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Motor function benefits of visual restoration measured in age-related cataract and simulated patients: Case-control and clinical experimental studies.

Ayaki M, Nagura T, Toyama Y, Negishi K, Tsubota K - Sci Rep (2015)

Bottom Line: In simulated patients, mean velocity was 87.0 ± 11.4% of normal vision with a 3° visual field and 92.4 ± 12.3% of normal when counting fingers.Initial velocity was 89.1 ± 14.6% of normal vision with a 3° visual field and 92.7 ± 11.6% of normal when counting fingers.There was a significant difference between normal and impaired visual function (P < 0.05).

View Article: PubMed Central - PubMed

Affiliation: Departments of Ophthalmology, Keio University School of Medicine, Tokyo, Japan.

ABSTRACT
The aim of the present study was to measure gait velocity in cataract and simulated patients. The study was performed on 239 cataract patients, 115 age-matched subjects, and 11 simulated patients. We measured gait velocity and analyzed gait using a three-dimensional motion analysis system. Mean gait velocity before and 2 and 7 months after cataract surgery was 0.91 ± 0.19, 1.04 ± 0.21, and 1.06 ± 0.21 m/s, respectively, for males and 0.84 ± 0.22, 0.91 ± 0.24, and 0.92 ± 0.25 m/s, respectively, for females. The increase after surgery was significant in both groups at 7 months (P < 0.05). Gait velocity was significantly slower in cataract patients compared with controls before surgery, but no longer different after surgery. In simulated patients, mean velocity was 87.0 ± 11.4% of normal vision with a 3° visual field and 92.4 ± 12.3% of normal when counting fingers. Initial velocity was 89.1 ± 14.6% of normal vision with a 3° visual field and 92.7 ± 11.6% of normal when counting fingers. There was a significant difference between normal and impaired visual function (P < 0.05). The results demonstrate the close relationship between visual function and gait in cataract patients and simulated patients.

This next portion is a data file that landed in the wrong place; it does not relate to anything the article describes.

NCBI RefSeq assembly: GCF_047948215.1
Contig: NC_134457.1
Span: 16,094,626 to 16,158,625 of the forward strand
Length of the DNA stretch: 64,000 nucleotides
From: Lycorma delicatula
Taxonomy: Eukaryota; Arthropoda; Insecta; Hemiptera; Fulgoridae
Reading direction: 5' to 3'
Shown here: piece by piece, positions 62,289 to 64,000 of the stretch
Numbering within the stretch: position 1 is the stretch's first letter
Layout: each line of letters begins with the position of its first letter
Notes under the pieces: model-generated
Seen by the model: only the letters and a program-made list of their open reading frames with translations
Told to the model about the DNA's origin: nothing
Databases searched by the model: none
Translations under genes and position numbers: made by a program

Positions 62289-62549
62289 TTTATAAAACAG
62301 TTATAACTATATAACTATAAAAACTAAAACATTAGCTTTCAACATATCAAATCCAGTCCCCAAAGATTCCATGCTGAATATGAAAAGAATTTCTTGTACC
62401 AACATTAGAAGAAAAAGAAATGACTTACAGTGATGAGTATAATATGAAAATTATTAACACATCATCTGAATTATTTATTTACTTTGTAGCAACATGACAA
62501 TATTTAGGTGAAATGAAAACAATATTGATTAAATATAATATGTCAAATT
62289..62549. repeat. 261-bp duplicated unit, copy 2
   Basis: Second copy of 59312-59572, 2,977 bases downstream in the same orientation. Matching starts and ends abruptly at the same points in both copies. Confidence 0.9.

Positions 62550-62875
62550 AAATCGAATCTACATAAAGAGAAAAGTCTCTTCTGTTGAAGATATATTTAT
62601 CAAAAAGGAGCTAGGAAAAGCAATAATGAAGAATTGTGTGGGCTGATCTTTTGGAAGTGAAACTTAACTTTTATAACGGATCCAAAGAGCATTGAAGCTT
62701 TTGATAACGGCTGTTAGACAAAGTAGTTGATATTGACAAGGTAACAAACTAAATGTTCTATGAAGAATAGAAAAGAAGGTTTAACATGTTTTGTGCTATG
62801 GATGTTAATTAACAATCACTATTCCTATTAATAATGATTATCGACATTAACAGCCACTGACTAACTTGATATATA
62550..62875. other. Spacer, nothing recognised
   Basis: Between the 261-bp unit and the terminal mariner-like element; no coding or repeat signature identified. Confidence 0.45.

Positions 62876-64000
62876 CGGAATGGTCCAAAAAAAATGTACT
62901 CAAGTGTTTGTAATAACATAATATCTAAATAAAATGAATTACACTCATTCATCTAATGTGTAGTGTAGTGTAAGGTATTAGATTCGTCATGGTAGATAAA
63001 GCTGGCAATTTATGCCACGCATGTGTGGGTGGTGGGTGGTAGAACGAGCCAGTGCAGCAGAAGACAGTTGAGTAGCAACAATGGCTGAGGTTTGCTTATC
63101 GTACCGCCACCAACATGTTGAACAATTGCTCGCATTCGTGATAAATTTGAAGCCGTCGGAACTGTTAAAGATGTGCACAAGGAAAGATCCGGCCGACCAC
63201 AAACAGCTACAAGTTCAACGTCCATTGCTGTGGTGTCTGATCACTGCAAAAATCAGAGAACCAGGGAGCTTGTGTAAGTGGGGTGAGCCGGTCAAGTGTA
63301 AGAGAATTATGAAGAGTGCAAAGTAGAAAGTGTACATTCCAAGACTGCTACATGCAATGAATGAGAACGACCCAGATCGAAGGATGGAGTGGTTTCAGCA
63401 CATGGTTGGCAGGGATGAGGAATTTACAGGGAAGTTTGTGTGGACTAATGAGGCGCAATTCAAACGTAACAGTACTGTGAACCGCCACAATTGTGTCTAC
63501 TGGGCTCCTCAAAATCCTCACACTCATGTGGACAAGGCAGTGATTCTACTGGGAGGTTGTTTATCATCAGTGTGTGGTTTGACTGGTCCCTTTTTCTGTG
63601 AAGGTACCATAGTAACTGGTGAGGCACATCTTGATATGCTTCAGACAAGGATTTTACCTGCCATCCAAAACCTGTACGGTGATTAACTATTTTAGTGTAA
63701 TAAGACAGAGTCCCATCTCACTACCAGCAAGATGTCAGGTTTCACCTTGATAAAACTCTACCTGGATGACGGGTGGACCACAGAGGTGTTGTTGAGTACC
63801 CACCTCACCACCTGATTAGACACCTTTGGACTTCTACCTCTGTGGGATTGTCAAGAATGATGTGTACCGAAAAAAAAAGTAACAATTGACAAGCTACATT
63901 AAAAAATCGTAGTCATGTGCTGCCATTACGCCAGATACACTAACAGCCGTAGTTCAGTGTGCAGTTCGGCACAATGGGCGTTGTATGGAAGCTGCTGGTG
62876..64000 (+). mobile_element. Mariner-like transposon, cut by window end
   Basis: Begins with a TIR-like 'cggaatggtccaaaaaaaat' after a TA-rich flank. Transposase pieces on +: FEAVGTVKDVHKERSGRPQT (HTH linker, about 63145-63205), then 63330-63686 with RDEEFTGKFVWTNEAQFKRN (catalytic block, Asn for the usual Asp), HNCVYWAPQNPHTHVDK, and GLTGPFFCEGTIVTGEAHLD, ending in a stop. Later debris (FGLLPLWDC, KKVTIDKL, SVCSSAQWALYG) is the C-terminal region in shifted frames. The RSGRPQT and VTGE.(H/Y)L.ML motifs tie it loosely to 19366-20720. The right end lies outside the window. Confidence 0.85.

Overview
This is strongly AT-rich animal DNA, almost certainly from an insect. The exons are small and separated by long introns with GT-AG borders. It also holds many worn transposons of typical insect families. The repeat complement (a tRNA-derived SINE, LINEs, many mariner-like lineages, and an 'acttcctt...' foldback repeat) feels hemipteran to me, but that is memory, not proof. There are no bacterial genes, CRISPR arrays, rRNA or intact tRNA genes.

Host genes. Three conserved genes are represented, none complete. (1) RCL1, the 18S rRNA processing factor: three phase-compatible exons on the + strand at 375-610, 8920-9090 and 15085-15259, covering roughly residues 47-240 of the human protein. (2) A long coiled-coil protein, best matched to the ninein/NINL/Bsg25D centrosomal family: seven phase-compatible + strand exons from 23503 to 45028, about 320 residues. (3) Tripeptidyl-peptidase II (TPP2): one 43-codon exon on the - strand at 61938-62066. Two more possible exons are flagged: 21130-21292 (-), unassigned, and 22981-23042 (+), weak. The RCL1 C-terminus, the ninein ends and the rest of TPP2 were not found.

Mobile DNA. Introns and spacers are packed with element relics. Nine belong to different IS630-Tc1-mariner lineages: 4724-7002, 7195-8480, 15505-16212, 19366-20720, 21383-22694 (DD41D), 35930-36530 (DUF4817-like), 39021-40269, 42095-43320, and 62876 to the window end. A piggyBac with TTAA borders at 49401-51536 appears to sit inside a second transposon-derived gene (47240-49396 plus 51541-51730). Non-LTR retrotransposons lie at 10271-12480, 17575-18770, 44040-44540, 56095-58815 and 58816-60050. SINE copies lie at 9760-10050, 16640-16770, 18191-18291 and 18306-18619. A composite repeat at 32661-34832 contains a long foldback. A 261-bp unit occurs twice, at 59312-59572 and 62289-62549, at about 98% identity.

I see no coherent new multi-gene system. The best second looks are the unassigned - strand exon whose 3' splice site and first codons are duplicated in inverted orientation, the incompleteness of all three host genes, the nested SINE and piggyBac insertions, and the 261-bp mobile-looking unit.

No MeSH data available.


Related in: MedlinePlus

(a) Four-meter gait velocity in male (closed symbols) and female (open symbols) cataract patients before and 2 and 7 months after surgery. Gait velocity increased continuously up to 7 months after surgery with statistical significance in both groups (*P < 0.05 vs preoperative velocity, paired t-test). (b) Scatter plot of gait velocity versus age of cataract patients before (closed symbols) and 2 months after (open symbols) surgery. Note that age was strongly correlated with gait velocity. The regression lines were y = −0.0136x + 1.8845; R2 = 0.2753 (solid line) for before surgery and y = −0.0134x + 1.9175; R2 = 0.2743 (dashed line) for after surgery.